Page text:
The Egyptian Minister of Petroleum and Mineral Resources, Tarek al-Mulla announced that the government will consider whether or not to continue using octane 80 gasoline while introducing improved types of gasoline.
Mulla noted that no country is using octane 80 until now because of its poor specifications, the Al-Ahram newspaper reported on its website.
The petroleum sector has a strategy to develop refineries and achieve self-sufficiency in gasoline and diesel by 2023, though seven projects.
“When we reach the required capacities and produce good and improved types of gasoline, we will consider the continuation of gasoline 80,” the Petroleum Minister said.
This came during the expanded symposium of the Egyptian Petroleum Association, in the presence of the association’s president, Sayed Al-Kharashi, and a group of petroleum sector leaders, members of the House of Representatives and the Senate, and members of the association.
Egypt’s Prime Minister Mostafa Madbouly assured in January that the country will achieve complete self-sufficiency in petroleum products by 2023. During his speech before the House of Representatives, Madbouly stated that Egypt has already achieved energy self-sufficiency with investments that exceeded LE 34 billion.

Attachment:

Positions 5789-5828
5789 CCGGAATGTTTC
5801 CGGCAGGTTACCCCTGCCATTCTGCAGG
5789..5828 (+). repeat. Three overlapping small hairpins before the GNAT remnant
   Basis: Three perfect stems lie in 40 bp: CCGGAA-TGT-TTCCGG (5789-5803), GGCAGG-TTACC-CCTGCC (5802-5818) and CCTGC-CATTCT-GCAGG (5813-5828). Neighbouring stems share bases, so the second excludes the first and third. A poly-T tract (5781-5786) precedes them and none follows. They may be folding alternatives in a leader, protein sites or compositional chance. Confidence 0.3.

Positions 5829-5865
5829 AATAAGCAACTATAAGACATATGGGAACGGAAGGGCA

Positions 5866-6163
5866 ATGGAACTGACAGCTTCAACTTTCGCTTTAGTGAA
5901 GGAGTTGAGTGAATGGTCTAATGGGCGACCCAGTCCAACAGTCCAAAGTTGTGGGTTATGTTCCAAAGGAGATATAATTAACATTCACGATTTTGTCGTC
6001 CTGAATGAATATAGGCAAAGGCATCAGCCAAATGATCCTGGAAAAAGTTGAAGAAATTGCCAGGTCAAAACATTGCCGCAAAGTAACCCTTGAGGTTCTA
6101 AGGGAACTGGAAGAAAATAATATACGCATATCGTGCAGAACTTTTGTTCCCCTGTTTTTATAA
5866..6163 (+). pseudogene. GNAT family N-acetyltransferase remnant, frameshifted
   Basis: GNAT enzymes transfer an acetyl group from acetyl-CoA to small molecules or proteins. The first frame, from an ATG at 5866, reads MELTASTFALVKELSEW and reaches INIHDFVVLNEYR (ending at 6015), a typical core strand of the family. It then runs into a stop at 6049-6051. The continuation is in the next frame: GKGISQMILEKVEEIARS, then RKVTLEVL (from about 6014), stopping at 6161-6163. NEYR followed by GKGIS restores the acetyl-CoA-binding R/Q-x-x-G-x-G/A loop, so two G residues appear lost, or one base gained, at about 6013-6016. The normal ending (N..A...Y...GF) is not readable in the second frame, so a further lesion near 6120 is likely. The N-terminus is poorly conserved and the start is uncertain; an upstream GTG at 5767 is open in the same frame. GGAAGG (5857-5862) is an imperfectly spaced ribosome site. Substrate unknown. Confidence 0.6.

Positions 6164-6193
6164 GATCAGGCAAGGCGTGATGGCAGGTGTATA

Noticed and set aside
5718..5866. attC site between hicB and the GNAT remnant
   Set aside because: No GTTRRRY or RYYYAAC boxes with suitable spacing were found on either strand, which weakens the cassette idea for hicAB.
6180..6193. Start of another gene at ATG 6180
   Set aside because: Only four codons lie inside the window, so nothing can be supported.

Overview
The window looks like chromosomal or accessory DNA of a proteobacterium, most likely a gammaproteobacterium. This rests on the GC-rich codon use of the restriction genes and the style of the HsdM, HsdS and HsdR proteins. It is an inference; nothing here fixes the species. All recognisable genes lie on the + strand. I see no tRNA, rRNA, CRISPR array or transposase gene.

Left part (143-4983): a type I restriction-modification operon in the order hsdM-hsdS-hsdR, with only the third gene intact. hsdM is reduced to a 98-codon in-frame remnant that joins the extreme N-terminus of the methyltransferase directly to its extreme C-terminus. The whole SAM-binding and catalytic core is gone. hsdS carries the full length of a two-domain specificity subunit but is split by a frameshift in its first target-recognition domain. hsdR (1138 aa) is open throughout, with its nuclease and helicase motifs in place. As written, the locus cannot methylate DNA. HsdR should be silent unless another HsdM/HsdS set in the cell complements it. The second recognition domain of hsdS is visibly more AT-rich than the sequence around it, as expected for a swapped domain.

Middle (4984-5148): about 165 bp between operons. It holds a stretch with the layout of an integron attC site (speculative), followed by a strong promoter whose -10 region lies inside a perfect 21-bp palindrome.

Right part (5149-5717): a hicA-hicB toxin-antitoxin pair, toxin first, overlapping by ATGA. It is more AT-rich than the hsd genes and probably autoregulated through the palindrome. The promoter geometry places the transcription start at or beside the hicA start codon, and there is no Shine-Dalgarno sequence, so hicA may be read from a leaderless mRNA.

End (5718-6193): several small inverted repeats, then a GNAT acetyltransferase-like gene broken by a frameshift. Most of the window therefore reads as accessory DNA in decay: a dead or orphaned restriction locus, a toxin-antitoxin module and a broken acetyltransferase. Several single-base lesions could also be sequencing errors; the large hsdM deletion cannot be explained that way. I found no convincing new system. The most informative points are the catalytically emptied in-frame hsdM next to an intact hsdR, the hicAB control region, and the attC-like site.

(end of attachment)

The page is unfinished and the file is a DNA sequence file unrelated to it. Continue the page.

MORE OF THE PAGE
Mulla has announced the self-sufficiency goal of 2023 in September 2020, adding that the ministry’s initiative has resulted in the highest rates of natural gas production in Egypt’s history.
According to a Worldometer report, as of 2016, Egypt was producing 682,904 barrels of oil per day, ranking 27th in the world. The country exports roughly 25 percent of its production.
Work is underway on a developmental project to transform Egypt, who is the largest non-OPEC oil producer in Africa, into a regional center for gas and oil trade.